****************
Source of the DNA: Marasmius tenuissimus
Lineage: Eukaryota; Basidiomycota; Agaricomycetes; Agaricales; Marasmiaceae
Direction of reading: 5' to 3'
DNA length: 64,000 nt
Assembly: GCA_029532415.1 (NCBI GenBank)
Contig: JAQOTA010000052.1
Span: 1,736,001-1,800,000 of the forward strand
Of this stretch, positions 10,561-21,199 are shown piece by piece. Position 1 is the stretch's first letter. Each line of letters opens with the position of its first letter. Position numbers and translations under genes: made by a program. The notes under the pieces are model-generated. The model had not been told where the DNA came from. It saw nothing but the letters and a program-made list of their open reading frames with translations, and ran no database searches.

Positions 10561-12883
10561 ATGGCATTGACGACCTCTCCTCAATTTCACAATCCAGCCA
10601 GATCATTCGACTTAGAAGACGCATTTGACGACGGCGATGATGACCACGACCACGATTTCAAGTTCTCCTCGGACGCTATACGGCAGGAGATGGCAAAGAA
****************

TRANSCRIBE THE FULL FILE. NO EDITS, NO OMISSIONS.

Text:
Source of the DNA: Marasmius tenuissimus
Lineage: Eukaryota; Basidiomycota; Agaricomycetes; Agaricales; Marasmiaceae
Direction of reading: 5' to 3'
DNA length: 64,000 nt
Assembly: GCA_029532415.1 (NCBI GenBank)
Contig: JAQOTA010000052.1
Span: 1,736,001-1,800,000 of the forward strand
Of this stretch, positions 10,561-21,199 are shown piece by piece. Position 1 is the stretch's first letter. Each line of letters opens with the position of its first letter. Position numbers and translations under genes: made by a program. The notes under the pieces are model-generated. The model had not been told where the DNA came from. It saw nothing but the letters and a program-made list of their open reading frames with translations, and ran no database searches.

Positions 10561-12883
10561 ATGGCATTGACGACCTCTCCTCAATTTCACAATCCAGCCA
10601 GATCATTCGACTTAGAAGACGCATTTGACGACGGCGATGATGACCACGACCACGATTTCAAGTTCTCCTCGGACGCTATACGGCAGGAGATGGCAAAGAA